Skip to content

Advertisement

  • Research note
  • Open Access

Failure to detect M. avium subspecies paratuberculosis in Johne’s disease using a proprietary fluorescent in situ hybridization assay

BMC Research Notes201811:498

https://doi.org/10.1186/s13104-018-3601-5

  • Received: 7 June 2018
  • Accepted: 12 July 2018
  • Published:

Abstract

Objectives

Mycobacterium avium subspecies paratuberculosis (MAP) causes Johne’s disease in ruminants. The “gold standard” of MAP detection is by culture, DNA sequencing possibly supplemented by identification of Ziehl–Neelsen positive mycobacteria. The purpose of this study was to evaluate a proprietary (Affymetrix™ RNA view®) fluorescent in situ hybridization (FISH) assay for MAP RNA. Intestine from a steer with documented Johne’s disease was assayed according to the manufacturer’s instructions. Probes were custom designed for MAP and bovine β-actin (as the eukaryotic housekeeping gene) from published genomes. We attempt to prevent false positive signal in the “no-probe” control, by modifying wash solutions, using recommended hydrochloric acid titration and different fluorescent filters (TritC for Texas Red and “Hope” for Cy-5).

Results

Repetitively, false positive signal was observed in our “no probe” negative control. Attempts to correct this according to the manufacturers suggestions, and with multiple derivative techniques have been unsuccessful. It is concluded that when performed according to manufactures instruction and with multiple variations on the manufactures recommended suggestions to correct for false positive signal, that the Affymetrix™ RNA view® cannot be used to detect MAP in pre-frozen intestine of cattle with Johne’s disease.

Keywords

  • In situ hybridization
  • Mycobacterium avium subspecies paratuberculosis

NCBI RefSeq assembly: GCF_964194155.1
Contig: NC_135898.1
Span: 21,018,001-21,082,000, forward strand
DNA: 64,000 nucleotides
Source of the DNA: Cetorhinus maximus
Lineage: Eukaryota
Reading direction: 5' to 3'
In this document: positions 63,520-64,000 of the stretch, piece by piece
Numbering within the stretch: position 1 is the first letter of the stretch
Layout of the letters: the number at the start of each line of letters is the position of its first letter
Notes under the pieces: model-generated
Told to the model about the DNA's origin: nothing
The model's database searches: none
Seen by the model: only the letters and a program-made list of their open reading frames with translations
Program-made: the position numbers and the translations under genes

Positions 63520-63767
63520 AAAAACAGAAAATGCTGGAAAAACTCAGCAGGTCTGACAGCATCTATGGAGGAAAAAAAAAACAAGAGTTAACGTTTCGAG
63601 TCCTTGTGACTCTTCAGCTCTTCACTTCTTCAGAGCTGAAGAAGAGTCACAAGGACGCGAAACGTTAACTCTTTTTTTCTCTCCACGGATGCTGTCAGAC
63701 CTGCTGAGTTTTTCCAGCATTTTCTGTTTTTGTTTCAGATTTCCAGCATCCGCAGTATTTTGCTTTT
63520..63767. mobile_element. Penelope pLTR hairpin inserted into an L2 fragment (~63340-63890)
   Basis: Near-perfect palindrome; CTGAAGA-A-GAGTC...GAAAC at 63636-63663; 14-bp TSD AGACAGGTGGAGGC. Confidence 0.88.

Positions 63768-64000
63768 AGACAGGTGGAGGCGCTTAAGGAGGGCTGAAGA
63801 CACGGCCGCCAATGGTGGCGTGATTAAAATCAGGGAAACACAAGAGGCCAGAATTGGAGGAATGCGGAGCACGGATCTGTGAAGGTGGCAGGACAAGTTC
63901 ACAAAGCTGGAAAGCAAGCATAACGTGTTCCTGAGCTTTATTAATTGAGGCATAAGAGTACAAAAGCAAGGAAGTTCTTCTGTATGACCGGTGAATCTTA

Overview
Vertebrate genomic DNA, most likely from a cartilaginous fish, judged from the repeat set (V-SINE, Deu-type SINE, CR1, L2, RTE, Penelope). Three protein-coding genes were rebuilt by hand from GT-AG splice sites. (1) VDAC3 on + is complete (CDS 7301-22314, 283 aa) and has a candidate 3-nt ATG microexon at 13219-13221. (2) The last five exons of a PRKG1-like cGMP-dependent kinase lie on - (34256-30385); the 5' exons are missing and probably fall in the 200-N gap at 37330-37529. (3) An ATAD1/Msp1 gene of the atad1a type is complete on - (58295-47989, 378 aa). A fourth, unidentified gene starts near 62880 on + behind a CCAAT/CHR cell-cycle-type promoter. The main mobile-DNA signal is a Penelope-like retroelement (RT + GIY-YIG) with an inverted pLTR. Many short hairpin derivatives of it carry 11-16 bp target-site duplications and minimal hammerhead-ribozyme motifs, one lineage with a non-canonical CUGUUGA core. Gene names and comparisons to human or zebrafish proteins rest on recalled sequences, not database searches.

• Mycobacteria
  • Johne disease

Introduction

Mycobacterium avium subspecies paratuberculosis (MAP) causes Johne’s disease in both agricultural and wild animals, at considerable cost and animal morbidity and mortality [1]. The gold standard of diagnosis of Johne’s disease is culture of MAP [2]. In animals with Johne’s disease, this is a reliable, but time-consuming process. Multiple other diagnostic modalities exist for detecting mycobacteria in general [25] and MAP in particular [610]. Following the detection of putative MAP, confirmation usually requires the identification of the DNA sequence IS900 which is unique to MAP [11]. Detection usually requires that MAP have a cell wall [7, 12].

There is the possibility that MAP may be zoonotic [1316]. However, in humans MAP exists in the cell wall deficient form. Although MAP has been cultured from humans with Crohn’s disease [17], this is difficult, few laboratories can do so [1822], and up to 18 months may be required for the organism to reconstitute its cell wall [17]. The detection of MAP DNA does not signify that the organism was viable [23]. In contrast, detecting MAP RNA implies viability [16]. It would therefore be of use to develop an assay that reliably and rapidly identifies MAP RNA in possibly infected intestine.

We herein report on our attempts to develop a fluorescent in situ hybridization (FISH) assay of MAP RNA, using a proprietary RNA amplification technique (Affymetrix™ RNA view®). The tested tissue was previously frozen intestine of cows with known Johne’s disease.

Main text

This study was approved by the Research & Development Committee at the VAMC Bronx NY (0720-06-038).

Bovine ileal intestinal tissue were from two sources. A steer with Johne’s disease (a gift of Robert Whitlock DVM PhD. University of Pennsylvania School of Veterinary Medicine. Bounders Green. PA. USA) was stored at − 80 °C until processed. Multiple samples were obtained from Judy Stabel Lead Scientist, Johne’s Disease Research Project USDA Ames Iowa. Serial 12 µ sections were cut at − 20 °C (Leica CM 3050S microtome; Cryostar Industries). Sequential sections were placed on Affymetrix recommended slides (Superfrost Plus microscope slides # 12-550-15 Fisher Industries), vacuum packed and stored at − 80 °C until processed for an experiment.

Affymetrix ViewRNA ISH tissue 2-Plex Assay® (Affymetrix: ThermoFisher USA). Affymetrix generated probes using the published sequence for MAP [11]. (Affymetrix name: M. tuberculosis Is900: Cat # VF1 19496: Lot # 195634523: Probe type 1). For bovine β-actin (Bos Taurus actb: NCBI Reference Sequence: NM_173979.3 (Affymetrix name: Bos Taurus Actb: Cat# VF6 20062: Lot # 200642784: Probe Type 6). These probes are proprietary to Affymetrix.

The assay was carried out according to the published ViewRNA™ ISH Tissue 2-Plex Assay instructions (Protocol Guide for RNA in situ Hybridization. Affymetrix: ThermoFisher USA). Hybridization was performed using a Slide Moat® Model 2400 (Boekel Scientific) Accuracy of temperature in the multiple steps were confirmed using a suggested thermocouple (ViewRNA™ Temperature Validation Kit Cat. # QV0523 ThermoFisher).